David Isaak said...

Heya, Jamie--

Yeah, I have that Marvel alliterative thing going on, too. (Which ought to include Sue Storm, except that she foolishly married Reed Richards. Oh, and Doctor Doom, too.)

Makes me think we ought to change our own first names, but I'm not sure we could make it appealing. I mean, Freddie Ford just doesn't seem to fit you.

And I'm not sure what I could do--Isaac Isaak?

David Isaak said...

Hi, Alis--

Yeah, Dickens seemed to focus on names, and for secondary characters it almost seems as if the names and the characters are one and the same.

Janet Ursel said...

"I had to ponder this problem in Shock and Awe, where Carla Smukowski is, in fact, pretty tough, and, being surrounded by military folk, is often referred to in dialogue as "Smukowski." But she has to be "Carla" in the narrative. [And "Carla" itself is of course a feminization of a masculine name.]"

Not only that, a name that means "manly" in the first place...

Jake Jesson said...

This is a convention I'd want to challenge, because I'm ornery about sexual politics in storytelling. Perhaps playing up a character's femininity in contrast to the surname? Imagine a outwardly typical "leggy blonde" who dresses sexy and insists on being called "Carver". I'm interested.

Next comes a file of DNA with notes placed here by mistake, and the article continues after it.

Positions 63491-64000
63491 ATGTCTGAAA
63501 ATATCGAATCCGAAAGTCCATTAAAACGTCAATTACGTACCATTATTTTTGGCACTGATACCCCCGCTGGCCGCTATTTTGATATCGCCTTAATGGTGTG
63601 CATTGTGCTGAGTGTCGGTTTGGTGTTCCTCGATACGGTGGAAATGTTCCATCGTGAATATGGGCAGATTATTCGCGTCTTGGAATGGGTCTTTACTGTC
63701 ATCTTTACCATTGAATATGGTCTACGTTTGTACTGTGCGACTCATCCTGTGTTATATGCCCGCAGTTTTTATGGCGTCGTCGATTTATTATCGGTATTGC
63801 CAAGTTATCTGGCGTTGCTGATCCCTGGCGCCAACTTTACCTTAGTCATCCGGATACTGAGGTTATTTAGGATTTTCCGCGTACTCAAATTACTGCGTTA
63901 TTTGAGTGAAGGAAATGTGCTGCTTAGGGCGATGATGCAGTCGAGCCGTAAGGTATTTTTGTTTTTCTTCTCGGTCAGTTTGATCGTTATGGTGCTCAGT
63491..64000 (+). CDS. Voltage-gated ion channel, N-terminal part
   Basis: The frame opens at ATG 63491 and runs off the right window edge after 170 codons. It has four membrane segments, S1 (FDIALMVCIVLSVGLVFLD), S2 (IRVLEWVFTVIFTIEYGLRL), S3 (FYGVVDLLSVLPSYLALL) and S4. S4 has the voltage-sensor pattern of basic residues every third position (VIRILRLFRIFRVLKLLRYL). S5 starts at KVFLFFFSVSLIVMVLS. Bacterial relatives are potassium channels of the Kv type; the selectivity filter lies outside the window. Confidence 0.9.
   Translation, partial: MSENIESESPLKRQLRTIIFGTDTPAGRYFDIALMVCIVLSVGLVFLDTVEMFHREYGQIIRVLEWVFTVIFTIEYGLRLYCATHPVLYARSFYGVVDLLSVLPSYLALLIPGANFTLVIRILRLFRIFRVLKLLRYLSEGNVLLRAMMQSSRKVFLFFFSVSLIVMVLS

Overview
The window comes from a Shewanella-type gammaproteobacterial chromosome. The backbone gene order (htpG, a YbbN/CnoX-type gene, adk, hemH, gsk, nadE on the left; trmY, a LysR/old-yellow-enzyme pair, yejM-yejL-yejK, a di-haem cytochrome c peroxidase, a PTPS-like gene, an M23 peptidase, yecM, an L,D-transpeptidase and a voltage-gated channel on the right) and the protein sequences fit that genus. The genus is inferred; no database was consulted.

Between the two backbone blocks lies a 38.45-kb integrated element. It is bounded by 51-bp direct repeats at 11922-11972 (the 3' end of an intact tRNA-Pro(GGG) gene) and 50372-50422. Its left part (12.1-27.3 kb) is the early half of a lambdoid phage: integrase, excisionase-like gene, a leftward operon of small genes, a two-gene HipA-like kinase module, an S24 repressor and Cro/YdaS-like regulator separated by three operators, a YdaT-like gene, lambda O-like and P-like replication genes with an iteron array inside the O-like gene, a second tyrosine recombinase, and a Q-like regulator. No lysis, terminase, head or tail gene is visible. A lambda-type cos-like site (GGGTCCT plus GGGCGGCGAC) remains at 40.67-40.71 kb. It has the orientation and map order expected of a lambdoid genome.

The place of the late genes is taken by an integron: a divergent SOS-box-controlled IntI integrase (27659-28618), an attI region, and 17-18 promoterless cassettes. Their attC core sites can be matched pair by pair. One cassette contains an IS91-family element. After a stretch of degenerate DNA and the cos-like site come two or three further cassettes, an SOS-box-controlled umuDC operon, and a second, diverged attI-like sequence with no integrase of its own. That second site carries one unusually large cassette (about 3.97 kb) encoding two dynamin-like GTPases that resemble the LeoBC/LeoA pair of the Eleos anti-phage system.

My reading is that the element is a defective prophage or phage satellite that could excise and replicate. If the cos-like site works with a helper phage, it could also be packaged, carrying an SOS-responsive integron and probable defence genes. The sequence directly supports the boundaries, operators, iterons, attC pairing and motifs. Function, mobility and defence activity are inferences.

Also, I am plagued by alliterativeness. I just discovered that I'd named a character "Samantha Sato" without even thinking about it. But then, I have an excuse - MY name is alliterative. (And because my dad was strange, so are the names of all my eight brothers and sisters.)

David Isaak said...

Hi, Janet--

'Not only that, a name that means "manly" in the first place...'

Who knew? (Well, you did, obviously.) Perhaps my subconscious knew.

But I'm guessing it was just dumb luck.

David Isaak said...

Hi, Jake--

Well, having a female character insist on being called by her surname is an interesting character trait.

But I'm talking about what the author calls the character in privileged communication with the reader. And I'd be disinclined to mess with that particular convention. Even if one wants to grind an axe in one's fiction, I think it's more effective to tell stories that challenge the reader's expectations and conventions than to challenge one's own ability to get the story across.